The risk for death and disability after a stroke fell significantly between 2000 and 2015 in the United Kingdom, according to a study recently published in PLOS Medicine.
Hatem A. Wafa, from King’s College London, and colleagues estimated time trends in mortality and functional dependence by ischemic stroke subtype during a 16-year period (between 2000 and 2015) using data from the South London Stroke Register. The analysis included 3,128 patients with first-ever ischemic stroke.
The researchers found that between 2000 to 2003 and 2012 to 2015, the adjusted overall mortality decreased by 24 percent (hazard ratio [HR] per year, 0.976). Both men and women saw mortality reductions, as did white and black populations. However, these mortality reductions were only significant in cardio-embolism strokes (HR per year, 0.972) and in patients aged ≥55 years (HR per year, 0.975). Within 30 days and one year after an ischemic stroke, case-fatality rates declined by 38 percent (rate ratio [RR] per year, 0.962) and 37 percent (RR per year, 0.963), respectively. There was an independent association noted between recent ischemic stroke and a 23 percent reduced risk for functional dependence at three months after onset (RR per year, 0.983).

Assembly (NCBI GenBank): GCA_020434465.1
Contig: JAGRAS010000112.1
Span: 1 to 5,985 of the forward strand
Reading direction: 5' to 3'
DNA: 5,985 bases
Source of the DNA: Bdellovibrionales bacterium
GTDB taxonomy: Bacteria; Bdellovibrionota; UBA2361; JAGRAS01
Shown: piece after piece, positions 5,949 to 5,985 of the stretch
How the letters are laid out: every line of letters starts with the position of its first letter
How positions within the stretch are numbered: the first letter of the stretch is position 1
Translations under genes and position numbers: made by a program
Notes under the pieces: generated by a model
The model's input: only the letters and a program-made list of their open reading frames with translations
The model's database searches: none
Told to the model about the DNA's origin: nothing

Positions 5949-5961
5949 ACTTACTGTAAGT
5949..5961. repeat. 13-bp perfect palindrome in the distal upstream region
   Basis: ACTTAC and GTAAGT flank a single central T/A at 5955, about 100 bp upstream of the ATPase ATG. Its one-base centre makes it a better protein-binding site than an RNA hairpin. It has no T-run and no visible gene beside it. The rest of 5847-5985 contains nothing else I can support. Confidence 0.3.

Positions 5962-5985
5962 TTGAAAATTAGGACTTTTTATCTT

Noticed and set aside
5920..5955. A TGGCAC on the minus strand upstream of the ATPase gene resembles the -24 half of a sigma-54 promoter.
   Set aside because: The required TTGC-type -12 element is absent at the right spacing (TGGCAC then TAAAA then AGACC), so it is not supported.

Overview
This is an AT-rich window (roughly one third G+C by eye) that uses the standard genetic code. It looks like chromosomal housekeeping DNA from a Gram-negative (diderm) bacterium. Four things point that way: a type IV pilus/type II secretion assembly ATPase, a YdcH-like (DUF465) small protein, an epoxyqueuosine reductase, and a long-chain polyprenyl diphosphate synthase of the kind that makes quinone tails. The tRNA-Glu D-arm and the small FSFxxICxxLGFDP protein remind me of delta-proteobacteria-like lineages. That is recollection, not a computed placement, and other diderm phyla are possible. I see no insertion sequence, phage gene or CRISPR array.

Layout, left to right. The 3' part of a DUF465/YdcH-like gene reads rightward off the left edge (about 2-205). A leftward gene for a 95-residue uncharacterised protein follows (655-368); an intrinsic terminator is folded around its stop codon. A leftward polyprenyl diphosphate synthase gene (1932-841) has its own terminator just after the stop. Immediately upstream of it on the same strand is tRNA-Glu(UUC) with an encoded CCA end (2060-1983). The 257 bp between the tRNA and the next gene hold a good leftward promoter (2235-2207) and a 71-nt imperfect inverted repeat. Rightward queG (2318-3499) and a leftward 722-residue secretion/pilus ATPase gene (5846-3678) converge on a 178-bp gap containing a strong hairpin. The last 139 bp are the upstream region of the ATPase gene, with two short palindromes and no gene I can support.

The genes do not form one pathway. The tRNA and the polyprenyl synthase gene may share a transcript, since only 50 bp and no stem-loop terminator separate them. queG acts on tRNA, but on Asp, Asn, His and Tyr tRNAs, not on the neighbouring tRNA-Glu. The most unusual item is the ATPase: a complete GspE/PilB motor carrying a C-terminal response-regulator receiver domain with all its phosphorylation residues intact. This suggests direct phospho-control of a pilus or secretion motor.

“We think the change is due to improvements to the way we treat stroke, such as higher admission rates to hospital, increased use of computed tomography and Magnetic resonance imaging scans, and more frequent treatment with thrombolytic and anticoagulant medications in the acute phase of stroke,” a coauthor said in a statement.